Interventional radiology (IR) is a medical specialty which provides minimally invasive image-guided diagnosis and treatment of disease. Although the range of procedures performed by interventional radiologists is broad, the unifying concept behind these procedures is the application of image guidance and minimally invasive techniques in order to minimize risk to the patient.
Balloon dilatation of the stenosed internal jugular vein (photo from an X-ray angiograph monitor). While pressure in the balloon is relatively low, stenosis prevents the balloon from inflating in the middle. Further increase in pressure will dilate the narrowing and restore the full blood flow.
|Subdivisions||Interventional, Nuclear, Oncology, Neurointerventional|
|Glossary||Glossary of medicine|
Training for interventional radiology occurs in the residency portion of medical education, and has gone through developments.
In 2000, the Society of Interventional Radiology (SIR) created a program named "Clinical Pathway in IR", which modified the "Holman Pathway" that was already accepted by the American Board of Radiology to including training in IR; this was accepted by ABR but was not widely adopted. In 2005 SIR proposed and ABR accepted another pathway called "DIRECT (Diagnostic and Interventional Radiology Enhanced Clinical Training) Pathway" to help trainees coming from other specialities learn IR; this too was not widely adopted. In 2006 SIR proposed a pathway resulting in certification in IR as a speciality; this was eventually accepted by the ABR in 2007 and was presented to the American Board of Medical Specialities (ABMS) in 2009, which rejected it because it did not include enough diagnostic radiology (DR) training. The proposal was reworked, at the same time that overall DR training was being revamped, and a new proposal that would lead to a dual DR/IR specialization was presented to the ABMS and was accepted in 2012 and eventually was implemented in 2014. By 2016 the field had determined that the old IR fellowships would be terminated by 2020.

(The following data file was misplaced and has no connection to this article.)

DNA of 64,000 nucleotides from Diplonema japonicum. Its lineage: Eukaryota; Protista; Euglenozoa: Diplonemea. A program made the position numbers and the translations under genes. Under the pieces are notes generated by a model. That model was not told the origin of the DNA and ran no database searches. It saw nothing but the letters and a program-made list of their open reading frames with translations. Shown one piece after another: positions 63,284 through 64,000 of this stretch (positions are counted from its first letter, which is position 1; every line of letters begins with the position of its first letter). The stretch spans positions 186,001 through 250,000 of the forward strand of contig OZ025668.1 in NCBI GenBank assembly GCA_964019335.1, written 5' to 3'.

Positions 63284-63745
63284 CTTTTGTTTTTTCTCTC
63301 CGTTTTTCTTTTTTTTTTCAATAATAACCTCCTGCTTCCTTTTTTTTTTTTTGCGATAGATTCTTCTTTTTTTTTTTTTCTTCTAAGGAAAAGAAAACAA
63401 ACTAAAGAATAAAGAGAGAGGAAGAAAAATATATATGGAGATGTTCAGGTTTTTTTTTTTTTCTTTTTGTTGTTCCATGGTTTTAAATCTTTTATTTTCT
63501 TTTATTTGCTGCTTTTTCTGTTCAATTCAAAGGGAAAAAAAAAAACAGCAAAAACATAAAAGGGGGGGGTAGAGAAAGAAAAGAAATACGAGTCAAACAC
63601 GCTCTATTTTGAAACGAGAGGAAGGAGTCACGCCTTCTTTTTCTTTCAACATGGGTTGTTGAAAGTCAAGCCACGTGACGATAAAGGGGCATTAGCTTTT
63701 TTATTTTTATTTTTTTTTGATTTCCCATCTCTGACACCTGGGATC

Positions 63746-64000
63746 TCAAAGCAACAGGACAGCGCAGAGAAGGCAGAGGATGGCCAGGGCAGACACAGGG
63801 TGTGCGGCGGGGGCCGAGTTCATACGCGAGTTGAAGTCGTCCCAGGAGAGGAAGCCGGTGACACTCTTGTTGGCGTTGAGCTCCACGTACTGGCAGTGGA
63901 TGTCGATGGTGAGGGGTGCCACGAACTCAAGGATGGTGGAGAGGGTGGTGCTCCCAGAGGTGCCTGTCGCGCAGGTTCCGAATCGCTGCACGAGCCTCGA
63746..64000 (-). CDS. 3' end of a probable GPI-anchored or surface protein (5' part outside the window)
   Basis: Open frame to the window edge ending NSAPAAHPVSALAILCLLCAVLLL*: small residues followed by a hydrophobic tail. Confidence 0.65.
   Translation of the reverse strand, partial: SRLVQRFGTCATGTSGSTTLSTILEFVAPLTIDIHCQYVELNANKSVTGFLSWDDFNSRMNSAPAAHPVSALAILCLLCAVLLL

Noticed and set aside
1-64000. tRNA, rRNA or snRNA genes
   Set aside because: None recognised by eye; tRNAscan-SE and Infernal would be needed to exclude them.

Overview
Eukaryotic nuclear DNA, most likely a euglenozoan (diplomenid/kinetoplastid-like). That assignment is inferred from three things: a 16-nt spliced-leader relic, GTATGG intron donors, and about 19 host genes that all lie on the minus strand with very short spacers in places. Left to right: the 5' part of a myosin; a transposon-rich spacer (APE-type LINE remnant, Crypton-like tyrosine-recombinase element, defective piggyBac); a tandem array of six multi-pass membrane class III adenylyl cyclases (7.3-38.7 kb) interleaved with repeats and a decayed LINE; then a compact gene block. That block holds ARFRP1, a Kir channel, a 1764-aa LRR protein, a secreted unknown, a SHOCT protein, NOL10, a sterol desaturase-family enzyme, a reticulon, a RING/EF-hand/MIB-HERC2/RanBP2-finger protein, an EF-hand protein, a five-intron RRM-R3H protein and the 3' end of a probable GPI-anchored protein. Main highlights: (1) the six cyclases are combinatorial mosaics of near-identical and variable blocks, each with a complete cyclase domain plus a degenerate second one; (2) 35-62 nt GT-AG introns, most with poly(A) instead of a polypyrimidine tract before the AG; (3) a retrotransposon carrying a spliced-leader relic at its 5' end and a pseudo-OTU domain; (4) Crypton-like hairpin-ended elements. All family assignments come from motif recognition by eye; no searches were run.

In Europe the field followed its own pathway; for example in Germany the parallel interventional society began to break free of the DR society in 2008. In the UK, interventional radiology was approved as a sub-specialty of clinical radiology in 2010. While many countries have an interventional radiology society, there is also the European-wide Cardiovascular and Interventional Radiological Society of Europe, whose aim is to support teaching, science, research and clinical practice in the field by hosting meetings, educational workshops and promoting patient safety initiatives. Furthermore, the Society provides an examination, the European Board of Interventional Radiology (EBIR), which is a highly valuable qualification in interventional radiology based on the European Curriculum and Syllabus for IR.
Interventional radiologists commonly perform both diagnostic and therapeutic procedures, although diagnostic angiography is becoming less common as the quality and reliability of CT and MRI angiography has allowed for alternative forms of non invasive evaluation.
- Angiography: Imaging the blood vessels to look for abnormalities with the use of various contrast media, including iodinated contrast, gadolinium based agents, and CO2 gas.
- Cholangiography: Imaging the bile ducts within the liver to look for areas of blockage.
- Biopsy: Taking of a tissue sample from the area of interest for pathological examination from a percutaneous or transvenous approach.
- Balloon angioplasty/stent: Opening of narrow or blocked blood vessels using a balloon, with or without placement of metallic stents to aid in keep vessel patent.
- Endovascular aneurysm repair: Placement of endovascular stent-graft across an aneurysm, in order to prevent expansion or progression of the defective vessel.